Since its reinstatement in 1978, the death penalty has emerged as one of the few immutable facts of political life in California. Legislative efforts by both sides to even tinker around the edges have invariably ended in failure, making the frontal assault posed by Prop. 34 remarkable. Santa Barbara prosecuting attorney Hilary Dozer ​— ​death penalty advocate ​— ​suggested that death penalty opponents launched Prop. 34 after both the California and the U.S. Supreme Courts issued recent rulings severely limiting the degree to which federal courts can second-guess California death penalty convictions. But Dozer’s boss, Santa Barbara District Attorney Joyce Dudley, took a broader view in regarding Prop. 34’s political resonance. “We have an anti–death penalty governor and an anti–death penalty attorney. The Innocence Project is finding cases where people have been improperly convicted,” she said. “At a time when our prisons are overflowing, state and local governments are seriously strapped for cash.”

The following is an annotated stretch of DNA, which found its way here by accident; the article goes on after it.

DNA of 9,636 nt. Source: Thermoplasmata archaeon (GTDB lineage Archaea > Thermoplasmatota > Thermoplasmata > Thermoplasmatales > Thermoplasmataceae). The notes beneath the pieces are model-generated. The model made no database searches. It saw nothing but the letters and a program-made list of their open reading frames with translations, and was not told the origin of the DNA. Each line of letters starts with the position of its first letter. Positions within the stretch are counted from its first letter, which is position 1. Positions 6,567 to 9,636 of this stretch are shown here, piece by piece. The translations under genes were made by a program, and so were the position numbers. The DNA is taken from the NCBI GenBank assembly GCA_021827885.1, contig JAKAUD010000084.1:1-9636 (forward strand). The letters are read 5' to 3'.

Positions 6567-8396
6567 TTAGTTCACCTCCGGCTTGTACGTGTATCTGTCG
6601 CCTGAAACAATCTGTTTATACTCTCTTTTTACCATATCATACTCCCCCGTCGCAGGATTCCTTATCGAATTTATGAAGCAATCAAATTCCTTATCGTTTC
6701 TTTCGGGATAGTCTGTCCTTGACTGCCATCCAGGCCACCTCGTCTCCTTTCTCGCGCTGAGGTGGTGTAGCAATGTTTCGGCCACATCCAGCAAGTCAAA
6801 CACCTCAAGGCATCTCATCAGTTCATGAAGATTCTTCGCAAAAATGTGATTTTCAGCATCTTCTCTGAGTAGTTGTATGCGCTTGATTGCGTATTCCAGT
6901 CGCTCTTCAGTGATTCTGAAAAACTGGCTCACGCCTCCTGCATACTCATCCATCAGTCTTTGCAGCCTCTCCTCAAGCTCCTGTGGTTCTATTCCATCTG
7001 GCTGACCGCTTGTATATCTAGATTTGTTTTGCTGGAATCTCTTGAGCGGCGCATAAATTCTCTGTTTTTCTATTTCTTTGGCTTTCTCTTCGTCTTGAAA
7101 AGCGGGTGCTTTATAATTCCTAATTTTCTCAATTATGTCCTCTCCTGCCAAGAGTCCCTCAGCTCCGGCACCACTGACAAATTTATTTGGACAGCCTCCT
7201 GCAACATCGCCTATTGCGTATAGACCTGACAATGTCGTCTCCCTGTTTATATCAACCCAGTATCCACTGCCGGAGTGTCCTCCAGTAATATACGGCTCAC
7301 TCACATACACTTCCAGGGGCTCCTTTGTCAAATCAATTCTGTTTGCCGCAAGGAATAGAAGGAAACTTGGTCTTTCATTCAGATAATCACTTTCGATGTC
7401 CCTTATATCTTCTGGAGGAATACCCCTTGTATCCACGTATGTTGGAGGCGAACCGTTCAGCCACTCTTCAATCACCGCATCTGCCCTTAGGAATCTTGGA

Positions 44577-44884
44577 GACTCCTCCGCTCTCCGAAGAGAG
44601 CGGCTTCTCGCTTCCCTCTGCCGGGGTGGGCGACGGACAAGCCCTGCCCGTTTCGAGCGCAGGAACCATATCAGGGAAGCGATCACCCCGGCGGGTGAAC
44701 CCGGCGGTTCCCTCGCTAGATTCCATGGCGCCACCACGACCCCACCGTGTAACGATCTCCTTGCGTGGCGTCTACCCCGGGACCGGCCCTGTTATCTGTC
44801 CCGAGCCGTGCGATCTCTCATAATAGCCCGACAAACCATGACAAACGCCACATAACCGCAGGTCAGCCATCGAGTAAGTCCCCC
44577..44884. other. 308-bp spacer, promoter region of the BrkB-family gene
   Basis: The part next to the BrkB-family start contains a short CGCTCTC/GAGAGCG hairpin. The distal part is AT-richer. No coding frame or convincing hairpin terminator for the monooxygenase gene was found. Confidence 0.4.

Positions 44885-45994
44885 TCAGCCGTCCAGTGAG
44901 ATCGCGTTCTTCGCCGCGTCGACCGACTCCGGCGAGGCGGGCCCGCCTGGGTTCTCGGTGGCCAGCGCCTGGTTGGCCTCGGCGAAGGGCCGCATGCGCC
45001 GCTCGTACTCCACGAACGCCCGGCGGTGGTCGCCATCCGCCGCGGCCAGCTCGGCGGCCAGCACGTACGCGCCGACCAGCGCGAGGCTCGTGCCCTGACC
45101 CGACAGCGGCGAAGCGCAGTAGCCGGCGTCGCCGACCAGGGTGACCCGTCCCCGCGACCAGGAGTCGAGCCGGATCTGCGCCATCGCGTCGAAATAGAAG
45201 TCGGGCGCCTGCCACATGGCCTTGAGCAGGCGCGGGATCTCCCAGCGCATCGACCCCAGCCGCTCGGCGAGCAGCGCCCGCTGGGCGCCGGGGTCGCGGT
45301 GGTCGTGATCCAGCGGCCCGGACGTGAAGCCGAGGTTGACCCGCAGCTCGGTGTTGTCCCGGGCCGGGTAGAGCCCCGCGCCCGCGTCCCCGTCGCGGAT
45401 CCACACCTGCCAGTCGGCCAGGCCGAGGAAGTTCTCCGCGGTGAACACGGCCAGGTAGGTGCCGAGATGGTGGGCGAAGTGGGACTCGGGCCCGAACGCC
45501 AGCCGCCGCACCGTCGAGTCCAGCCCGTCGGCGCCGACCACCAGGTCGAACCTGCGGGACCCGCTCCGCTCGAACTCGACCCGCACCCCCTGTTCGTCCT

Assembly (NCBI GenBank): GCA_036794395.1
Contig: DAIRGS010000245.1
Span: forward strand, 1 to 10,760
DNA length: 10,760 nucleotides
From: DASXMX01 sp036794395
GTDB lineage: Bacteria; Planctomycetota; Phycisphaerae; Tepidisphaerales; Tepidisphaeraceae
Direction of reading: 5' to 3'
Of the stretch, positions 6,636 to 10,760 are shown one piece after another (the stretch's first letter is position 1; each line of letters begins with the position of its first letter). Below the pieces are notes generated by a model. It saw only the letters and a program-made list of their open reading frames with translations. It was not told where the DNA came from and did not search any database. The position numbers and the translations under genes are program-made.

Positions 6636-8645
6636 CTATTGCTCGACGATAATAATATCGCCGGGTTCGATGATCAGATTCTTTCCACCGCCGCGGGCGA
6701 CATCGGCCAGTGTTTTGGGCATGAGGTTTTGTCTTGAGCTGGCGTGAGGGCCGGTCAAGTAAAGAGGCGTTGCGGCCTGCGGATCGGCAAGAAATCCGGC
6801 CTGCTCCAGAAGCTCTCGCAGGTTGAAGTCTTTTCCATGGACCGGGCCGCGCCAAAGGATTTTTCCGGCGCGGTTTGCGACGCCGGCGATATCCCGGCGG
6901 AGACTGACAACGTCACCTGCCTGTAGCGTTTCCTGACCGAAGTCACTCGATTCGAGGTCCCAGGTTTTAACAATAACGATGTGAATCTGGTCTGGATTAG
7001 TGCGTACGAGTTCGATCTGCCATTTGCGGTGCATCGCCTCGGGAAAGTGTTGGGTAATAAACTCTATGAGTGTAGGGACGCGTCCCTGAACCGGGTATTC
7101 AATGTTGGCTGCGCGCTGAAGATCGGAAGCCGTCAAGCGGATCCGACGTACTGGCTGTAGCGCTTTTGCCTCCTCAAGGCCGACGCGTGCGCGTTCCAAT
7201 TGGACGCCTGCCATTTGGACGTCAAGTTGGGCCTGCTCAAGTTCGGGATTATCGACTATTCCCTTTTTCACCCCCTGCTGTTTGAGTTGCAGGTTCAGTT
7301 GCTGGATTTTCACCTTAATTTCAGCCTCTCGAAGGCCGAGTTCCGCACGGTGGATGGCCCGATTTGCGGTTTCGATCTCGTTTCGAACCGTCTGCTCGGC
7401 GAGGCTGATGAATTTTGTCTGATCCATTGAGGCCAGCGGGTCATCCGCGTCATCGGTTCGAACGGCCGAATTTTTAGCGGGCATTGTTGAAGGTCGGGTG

Should Californians trade-in the death penalty for life without parole?

See the results without voting.

More than anything, cost is driving the push behind Prop. 34. “It’s not the morality of the thing; it’s not that innocent people may be getting executed,” said Gerald Uelmen, a law professor at Santa Clara University and one of the experts hitting the campaign trail on behalf of Prop. 34. “People are reacting to how much money we’re spending.” According to Uelmen, who headed the California Commission on the Fair Administration of Justice (created by former governor Arnold Schwarzenegger), it costs $100,000 a year to lock someone up in Death Row, where inmates are sequestered in single cells and kept under constant surveillance and suicide watch. By contrast, he said, it costs $38,000 a year to lock someone up in a maximum security prison.